I’m incredibly passionate about growing and mentoring my design team, and I’ve hired some phenomenal talent. Given that I’ve been in the design domain for two decades, I can assemble a team around strengths and opportunities focusing on cognitive diversity. I find it incredibly rewarding to make space for junior talent to join and stimulate and mentor them to grow. I have a close relationship with my direct team through weekly one-on-ones and monthly career development discussions. I also encourage weekly team-building exercises where individuals choose a locale for our alignment and strategy meetings. We all have lunch together and go on a field trip to a surgery museum or exhibition. I’ve found this to have strengthened the relationships between team members considerably, especially the new starters. I managed recruitment and screened and interviewed the design team before we had anyone in HR. I have a knack for knowing who will work well together, and I’m able to assemble teams that support one another, not only in terms of personality and culture fit but also in terms of skillsets. I recognise the strength of and champion for team diversity.
4. MY ROLE
Lead Designer / Researcher
As the company expanded and the headcount grew, my role also evolved. I joined Proximie because I saw potential and knew I could make a substantial positive impact. Initially, most of my time went into research and gaining a deep understanding of the medical domain, the clients and surgical workflows. I then sketched and wire-framed various future ideas and used this vision to guide the design strategy and product vision. I worked as a lead product designer across web, iOS and Android apps. Another aspect of my role was defining the visual language. I put a design system in place, using the anatomical design approach that allowed for rapid high fidelity prototyping and handover to the engineering team. This ensured a consistent experience across product touch-points. We employed design thinking methodologies to establish various design options and then weigh them up in value and feasibility regarding new features and opportunities. In this fashion, I’ve devised user-focussed, creative and resourceful solutions. I also believe strongly in data driven design, not only via quantitive measures but especially on the qualitative side of things. I love talking to people and conducting ethnographic research. This always uncovers valuable insights on which to base design solutions.
As a product manager, I’ve always championed the user. I even went as far as inviting users to retrospectives, thereby closing the gap between engineering and those saving lives. This gave a first-hand account of the positive impact new features were having on surgical workflow. Garnering this empathy towards end-users enhanced the engineering teams’ output quality, with them taking a user-first approach to the implementation.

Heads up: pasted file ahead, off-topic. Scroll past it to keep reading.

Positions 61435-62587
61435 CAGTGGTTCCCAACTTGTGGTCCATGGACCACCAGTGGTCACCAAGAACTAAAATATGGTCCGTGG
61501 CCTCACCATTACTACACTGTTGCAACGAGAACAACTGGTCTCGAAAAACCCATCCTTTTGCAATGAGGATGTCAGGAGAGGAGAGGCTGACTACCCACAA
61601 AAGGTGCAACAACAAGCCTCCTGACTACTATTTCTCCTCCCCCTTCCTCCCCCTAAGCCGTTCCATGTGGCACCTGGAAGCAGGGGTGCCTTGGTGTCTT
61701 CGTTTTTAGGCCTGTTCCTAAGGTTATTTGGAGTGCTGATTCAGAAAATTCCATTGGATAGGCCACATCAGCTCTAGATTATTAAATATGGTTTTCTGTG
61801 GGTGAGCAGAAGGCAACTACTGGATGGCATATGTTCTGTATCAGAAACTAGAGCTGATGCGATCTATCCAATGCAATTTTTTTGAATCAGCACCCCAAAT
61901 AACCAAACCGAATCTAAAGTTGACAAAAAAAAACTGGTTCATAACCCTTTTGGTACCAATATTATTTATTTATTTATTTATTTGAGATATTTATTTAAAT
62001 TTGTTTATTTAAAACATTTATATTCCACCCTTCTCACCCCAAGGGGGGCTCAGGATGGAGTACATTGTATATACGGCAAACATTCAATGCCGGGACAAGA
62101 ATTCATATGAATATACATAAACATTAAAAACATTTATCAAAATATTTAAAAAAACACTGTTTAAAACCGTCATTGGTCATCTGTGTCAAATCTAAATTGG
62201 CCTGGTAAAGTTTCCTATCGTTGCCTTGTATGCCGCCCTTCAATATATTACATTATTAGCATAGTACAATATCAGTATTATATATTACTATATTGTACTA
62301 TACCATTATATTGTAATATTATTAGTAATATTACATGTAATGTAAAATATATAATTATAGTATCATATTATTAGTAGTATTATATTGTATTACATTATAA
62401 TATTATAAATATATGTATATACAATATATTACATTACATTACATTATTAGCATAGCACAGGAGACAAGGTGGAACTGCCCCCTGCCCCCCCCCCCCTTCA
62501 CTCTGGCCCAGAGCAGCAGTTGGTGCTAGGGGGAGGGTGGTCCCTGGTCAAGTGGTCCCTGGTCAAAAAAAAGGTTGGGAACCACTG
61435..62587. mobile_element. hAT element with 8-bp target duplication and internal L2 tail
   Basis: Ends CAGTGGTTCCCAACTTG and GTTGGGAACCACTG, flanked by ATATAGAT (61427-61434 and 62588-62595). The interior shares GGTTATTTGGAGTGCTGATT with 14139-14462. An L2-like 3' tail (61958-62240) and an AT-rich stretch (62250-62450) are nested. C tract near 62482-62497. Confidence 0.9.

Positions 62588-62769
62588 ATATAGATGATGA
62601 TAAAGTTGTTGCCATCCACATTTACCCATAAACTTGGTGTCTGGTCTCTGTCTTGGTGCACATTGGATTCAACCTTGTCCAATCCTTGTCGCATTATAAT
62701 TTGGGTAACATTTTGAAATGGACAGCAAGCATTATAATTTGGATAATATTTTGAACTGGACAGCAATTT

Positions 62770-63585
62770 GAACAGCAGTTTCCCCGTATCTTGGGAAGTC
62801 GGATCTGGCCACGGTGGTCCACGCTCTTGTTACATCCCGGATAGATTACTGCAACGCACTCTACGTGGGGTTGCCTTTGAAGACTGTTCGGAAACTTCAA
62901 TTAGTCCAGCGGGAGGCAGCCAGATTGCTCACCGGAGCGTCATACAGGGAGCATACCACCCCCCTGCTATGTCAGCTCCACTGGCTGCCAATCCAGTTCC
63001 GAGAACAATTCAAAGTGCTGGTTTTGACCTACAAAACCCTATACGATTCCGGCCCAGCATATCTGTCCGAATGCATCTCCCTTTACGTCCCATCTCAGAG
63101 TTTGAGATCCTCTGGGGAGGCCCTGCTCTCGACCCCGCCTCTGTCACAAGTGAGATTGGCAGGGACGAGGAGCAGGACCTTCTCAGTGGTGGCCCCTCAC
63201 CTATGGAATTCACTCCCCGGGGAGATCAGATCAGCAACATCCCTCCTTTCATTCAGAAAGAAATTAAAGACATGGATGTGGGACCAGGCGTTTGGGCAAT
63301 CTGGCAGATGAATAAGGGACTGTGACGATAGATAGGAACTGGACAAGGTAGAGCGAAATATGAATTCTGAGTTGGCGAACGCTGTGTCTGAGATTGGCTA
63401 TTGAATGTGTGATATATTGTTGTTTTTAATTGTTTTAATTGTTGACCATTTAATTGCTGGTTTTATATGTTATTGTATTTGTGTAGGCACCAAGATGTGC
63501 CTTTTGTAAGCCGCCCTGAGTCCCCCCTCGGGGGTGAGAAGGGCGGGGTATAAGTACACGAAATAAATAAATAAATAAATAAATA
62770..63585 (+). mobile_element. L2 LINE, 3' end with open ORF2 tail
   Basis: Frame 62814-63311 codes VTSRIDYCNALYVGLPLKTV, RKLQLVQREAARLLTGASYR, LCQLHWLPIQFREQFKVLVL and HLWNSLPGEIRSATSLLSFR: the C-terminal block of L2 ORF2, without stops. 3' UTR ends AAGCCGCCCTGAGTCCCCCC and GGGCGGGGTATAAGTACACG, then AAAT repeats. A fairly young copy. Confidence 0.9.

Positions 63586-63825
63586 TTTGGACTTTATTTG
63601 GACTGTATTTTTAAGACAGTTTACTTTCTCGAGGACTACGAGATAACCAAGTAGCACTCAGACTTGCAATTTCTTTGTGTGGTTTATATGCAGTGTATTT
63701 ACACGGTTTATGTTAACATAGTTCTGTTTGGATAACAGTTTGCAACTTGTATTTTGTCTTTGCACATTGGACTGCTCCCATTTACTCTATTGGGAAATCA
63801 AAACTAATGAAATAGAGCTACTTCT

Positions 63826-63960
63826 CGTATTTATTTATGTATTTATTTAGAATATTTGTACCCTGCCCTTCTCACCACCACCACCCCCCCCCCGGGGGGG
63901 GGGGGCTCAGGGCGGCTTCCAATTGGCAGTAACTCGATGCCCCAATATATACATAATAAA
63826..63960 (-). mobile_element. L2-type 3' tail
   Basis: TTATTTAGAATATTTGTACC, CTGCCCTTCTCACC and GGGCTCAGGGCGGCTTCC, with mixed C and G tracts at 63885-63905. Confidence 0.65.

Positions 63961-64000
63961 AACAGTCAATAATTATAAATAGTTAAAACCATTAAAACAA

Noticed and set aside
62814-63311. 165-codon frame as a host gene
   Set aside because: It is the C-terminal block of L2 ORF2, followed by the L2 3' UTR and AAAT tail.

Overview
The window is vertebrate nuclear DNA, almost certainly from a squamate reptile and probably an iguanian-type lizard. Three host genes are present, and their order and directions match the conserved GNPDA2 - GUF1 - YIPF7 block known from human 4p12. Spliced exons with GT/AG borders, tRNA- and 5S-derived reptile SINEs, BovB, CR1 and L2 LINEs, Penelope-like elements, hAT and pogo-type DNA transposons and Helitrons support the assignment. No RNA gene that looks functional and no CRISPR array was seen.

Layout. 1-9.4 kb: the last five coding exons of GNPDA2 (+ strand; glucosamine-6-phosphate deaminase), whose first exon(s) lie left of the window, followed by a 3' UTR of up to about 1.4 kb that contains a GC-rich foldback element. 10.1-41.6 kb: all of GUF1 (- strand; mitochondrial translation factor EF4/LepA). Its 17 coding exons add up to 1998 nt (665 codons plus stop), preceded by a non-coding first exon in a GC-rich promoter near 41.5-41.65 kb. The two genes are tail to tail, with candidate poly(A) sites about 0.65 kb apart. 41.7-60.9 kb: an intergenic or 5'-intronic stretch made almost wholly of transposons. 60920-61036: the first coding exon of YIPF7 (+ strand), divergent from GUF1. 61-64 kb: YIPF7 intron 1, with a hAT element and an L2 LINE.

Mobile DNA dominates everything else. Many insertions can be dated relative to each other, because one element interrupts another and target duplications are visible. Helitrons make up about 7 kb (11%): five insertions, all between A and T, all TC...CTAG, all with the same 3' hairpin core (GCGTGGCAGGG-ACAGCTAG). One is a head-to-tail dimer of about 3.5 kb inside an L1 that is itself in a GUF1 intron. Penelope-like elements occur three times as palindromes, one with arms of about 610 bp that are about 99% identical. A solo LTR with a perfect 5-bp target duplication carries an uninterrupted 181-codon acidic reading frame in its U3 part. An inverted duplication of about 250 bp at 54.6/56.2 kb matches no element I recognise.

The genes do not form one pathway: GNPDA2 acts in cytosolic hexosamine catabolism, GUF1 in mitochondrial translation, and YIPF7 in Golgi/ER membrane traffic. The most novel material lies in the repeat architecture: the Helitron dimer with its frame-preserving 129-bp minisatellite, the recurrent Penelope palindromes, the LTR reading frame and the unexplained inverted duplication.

I involved stakeholders in the discovery journey and kept them informed with regular roadmap updates, design reviews and pre-release notes.
Head of Design
I thoroughly enjoyed being the product manager for two years and then progressed to a Head of Product Design role as the team grew. I know that creating a safe space for experimentation is essential. Alberto Alessi remarked, “Dance on the borderline between success and disaster. Because that’s where your next big breakthrough will come from.” A team can’t dance in this innovation space if they aren’t free to experiment. Given the norm in the surgical field, mistakes are not tolerated, which is in stark contrast to what promotes innovation. I, therefore, had to create this space and guard it. I promoted building prototypes and ensured these were thoroughly tested, first with the in-house commercial teams, and then with the end user before it gets put on the engineering assembly line. That said, I also kept engineering close, with leads sitting in on tests and demos for them to discover feasibility issues early on. I celebrated our many achievements with the team. When we achieved a notable release, I arranged for a cake to be secretly delivered to the offshore teams. We called out any exceptional teamwork, gave the team a voice and helped them build up confidence by celebrating their strengths and helping to coach them in order to strengthen their skill-set. I created a vision for the team and culture and recognised and celebrated everyone’s value. People are what make companies, not features or processes. I feel strongly about nurturing a positive and fear-free culture and creating a positive impact and making those around me shine.
Proximie promotional video showing ‘The Pursuit of Excellence’. (below)